Student guide Faculty of Law A.Y. 2010/11

Criminal Law and Criminal Law for Business
Aim of the course
The course  is divided into two parts:
- 1st semester: Criminal law
- 2nd semester: Criminal Economics Law
The institutional presentation of criminal procedural law will be illustrated by means of systematic analysis of the most significant institutions, from the notitia criminis to the formation of the judgment and the subsequent criminal enforcement stage.
The contents of the lectures will always include the most significant parts of all legislation relating to criminal procedure, including the law relating to the criminal jurisdiction of the Justice of the Peace; students will also be periodically informed of the decisions of the Constitutional Court, new legislative provisions, the most important judgments of the Combined Sections of the Court of Cassation and, if appropriate, the relevant judgments of the courts ruling on the merits.
The primary aim of the Criminal Economics Law course is to teach students to interpret the definition of an offence correctly, and to apply to it the fundamental concepts learned in the Criminal Law course (general, 3rd year). This aim, traditionally reserved for the Criminal Law II or Criminal Law – Special Section courses, will be pursued here by focusing on the study of crimes directly or indirectly affecting “the economy”.
The first part of the syllabus will therefore study the method used by lawyers to construe the legislative definition of a criminal offence and apply it to each case that arises.
The second part of the syllabus will study general concepts which help students understand the whole subject of Criminal Economics Law.
Various groups of legislative provisions will then be studied, relating in particular to criminal bankruptcy law, criminal company law, responsibility for crimes committed by organisations, criminal banking law and criminal stock market law.
The course will consist of traditional lectures focusing on the following subjects:

1. Sources of criminal procedural law.
2. Criminal procedural law in time and space.
3. The legal system
4. Parties.
5. Acts.
6. The evidence system.
7. Interlocutory measures.
8. Preliminary investigations conducted by the Public Prosecutor and defence lawyers, and the preliminary hearing.
9. Special procedures.
10. The judgment of first instance before the full bench or single-judge court, and before the Justice of the Peace.
11. The system of ordinary and extraordinary appeals.
12. The judgment, and its efficacy inside and outside the criminal trial.
13. Criminal enforcement.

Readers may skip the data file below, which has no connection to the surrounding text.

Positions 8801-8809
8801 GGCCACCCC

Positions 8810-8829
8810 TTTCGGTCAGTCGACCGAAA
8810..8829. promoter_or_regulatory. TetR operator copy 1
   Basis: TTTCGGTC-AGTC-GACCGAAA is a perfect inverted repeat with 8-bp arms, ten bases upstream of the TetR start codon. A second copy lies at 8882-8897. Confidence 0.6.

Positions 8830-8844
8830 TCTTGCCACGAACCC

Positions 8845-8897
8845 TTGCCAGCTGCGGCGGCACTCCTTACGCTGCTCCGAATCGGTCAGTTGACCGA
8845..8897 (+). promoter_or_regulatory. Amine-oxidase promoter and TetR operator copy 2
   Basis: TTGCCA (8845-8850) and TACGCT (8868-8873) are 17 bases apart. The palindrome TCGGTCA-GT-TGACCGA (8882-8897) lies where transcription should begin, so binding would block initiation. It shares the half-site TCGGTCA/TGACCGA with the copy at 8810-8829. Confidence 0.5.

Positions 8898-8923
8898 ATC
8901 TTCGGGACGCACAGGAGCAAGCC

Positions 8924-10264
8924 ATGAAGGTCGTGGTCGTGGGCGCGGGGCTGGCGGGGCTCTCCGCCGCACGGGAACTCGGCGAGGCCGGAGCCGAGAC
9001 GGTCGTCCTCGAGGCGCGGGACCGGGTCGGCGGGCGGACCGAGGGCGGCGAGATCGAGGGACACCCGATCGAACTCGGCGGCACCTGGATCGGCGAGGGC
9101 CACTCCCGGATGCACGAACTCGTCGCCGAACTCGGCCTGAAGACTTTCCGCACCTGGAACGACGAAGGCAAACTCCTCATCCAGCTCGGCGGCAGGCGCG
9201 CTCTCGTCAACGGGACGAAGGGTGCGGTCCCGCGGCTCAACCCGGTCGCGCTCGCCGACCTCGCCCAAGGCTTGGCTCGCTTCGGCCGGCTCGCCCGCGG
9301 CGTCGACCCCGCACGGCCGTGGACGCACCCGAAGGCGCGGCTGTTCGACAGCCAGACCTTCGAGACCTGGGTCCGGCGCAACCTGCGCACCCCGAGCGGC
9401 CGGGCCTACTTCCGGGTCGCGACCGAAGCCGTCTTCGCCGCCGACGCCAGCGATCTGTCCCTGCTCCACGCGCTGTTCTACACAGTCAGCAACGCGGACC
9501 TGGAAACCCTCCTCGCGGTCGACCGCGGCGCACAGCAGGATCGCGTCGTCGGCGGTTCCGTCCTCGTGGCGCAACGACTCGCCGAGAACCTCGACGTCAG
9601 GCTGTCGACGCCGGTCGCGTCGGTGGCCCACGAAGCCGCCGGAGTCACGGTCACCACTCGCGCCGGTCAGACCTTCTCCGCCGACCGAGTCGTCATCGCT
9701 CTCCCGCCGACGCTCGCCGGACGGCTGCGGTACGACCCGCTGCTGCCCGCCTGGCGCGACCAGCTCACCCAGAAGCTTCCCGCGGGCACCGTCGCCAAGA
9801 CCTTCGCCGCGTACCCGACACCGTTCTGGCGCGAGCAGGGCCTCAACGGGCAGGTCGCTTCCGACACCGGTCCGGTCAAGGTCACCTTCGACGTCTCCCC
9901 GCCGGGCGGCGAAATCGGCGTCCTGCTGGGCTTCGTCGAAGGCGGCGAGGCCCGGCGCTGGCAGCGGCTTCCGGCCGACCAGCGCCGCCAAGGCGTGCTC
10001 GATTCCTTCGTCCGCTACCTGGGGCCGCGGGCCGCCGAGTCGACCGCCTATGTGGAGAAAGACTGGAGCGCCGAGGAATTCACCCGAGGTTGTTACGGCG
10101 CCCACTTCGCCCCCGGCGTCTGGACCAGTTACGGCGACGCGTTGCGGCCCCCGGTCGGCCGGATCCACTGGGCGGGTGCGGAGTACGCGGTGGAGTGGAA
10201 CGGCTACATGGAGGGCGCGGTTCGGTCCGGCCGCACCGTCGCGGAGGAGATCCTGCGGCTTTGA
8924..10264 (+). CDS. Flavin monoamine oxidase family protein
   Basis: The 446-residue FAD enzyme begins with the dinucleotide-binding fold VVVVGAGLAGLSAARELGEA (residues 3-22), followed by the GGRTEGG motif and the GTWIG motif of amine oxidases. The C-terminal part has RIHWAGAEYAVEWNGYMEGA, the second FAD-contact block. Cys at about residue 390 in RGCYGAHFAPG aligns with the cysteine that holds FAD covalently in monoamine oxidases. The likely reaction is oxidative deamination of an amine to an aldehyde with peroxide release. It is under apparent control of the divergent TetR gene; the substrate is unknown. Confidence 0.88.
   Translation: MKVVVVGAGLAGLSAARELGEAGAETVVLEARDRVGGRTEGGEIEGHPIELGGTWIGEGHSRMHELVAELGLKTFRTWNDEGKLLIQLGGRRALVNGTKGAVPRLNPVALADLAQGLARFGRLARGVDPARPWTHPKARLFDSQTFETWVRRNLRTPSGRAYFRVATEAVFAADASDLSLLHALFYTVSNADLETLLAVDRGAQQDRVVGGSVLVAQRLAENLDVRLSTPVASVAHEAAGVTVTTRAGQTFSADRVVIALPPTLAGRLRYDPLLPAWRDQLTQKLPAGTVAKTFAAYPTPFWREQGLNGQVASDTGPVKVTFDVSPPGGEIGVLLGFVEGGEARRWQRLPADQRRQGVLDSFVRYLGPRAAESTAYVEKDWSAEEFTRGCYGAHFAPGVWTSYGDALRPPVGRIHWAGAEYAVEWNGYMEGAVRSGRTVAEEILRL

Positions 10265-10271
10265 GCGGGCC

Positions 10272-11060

1.   Interpretation of criminal legislation.
2.   Criminal Economics Law
    2.1 The shifting boundaries of the subject.
    2.2 The various generations of legislation.
    2.3 Protected legal property.
    2.4 Omissions, and the problem of guarantee positions.
    2.5 Active parties (delegation of duties, liability of legal persons).
 3.   Criminal liability of companies (Legislative Decree no. 231 of 8 June 2001).
 4.   Bankruptcy offences.
 5.   Corporate crimes (Legislative Decree no. 61 of  11 April 2002).
 6.   Protection of the financial market against criminal offences.
    6.1 Businesses and the market.
 Attendance at lectures is strongly recommended.

Supplementary work
Students intending to switch from the first- and second-level courses to the long-cycle (five-year) course who have already taken both parts of the exam will be required to attend a specifically organised seminar to obtain the additional credit needed. The seminar timetable will be announced at the beginning of the year.
An oral exam will be held at the end of the course. No intermediate tests will be set.
An oral exam will be held at the end of the course.
Reading list
Students may use either of the following textbooks to revise for the exam:
Lozzi G., Lezioni di procedura penale, Giappichelli, Turin, latest available edition.
Tonini, P., Manuale di procedura penale, Giuffrè, Milan, latest available edition.
Pedrazzi, C., Alessandri, A., Seminara, S., Foffani, L., Spagnolo, G., Manuale di diritto penale dell’impresa, Monduzzi, Bologna, Manuale di diritto penale dell’impresa – Edizione ridotta – Parte generale e Reati fallimentari, Monduzzi, Bologna 2003
Zannotti R., Il nuovo diritto penale dell’economia, Giuffré, Milan 2006, Part I; Part II, chapters I, II, III, V and VI;  Part III (pp. 1 to 194; 253 to 310; 337 to the end of the book).
Students are also expected to be familiar with the following judgments, available from the Faculty secretarial office:
 1) Cass. SS.UU., 26 March 2003, no. 25.887, in Cass. Pen. 2003, pp. 3310 onwards.
 2) Cass., sez. V, 19 October 2000 - 10 January 2001, no. 191, in Dir. & Giust. no. 2/3 of 17 January 2001.
 Further reading will be suggested during the course.
Students should pay particular attention to amendments to the legislation, which are always possible in this subject, and will be expected to demonstrate their familiarity with the updated text of the legislation at the exam.  The lecturers and their assistants will provide information to exam candidates on request.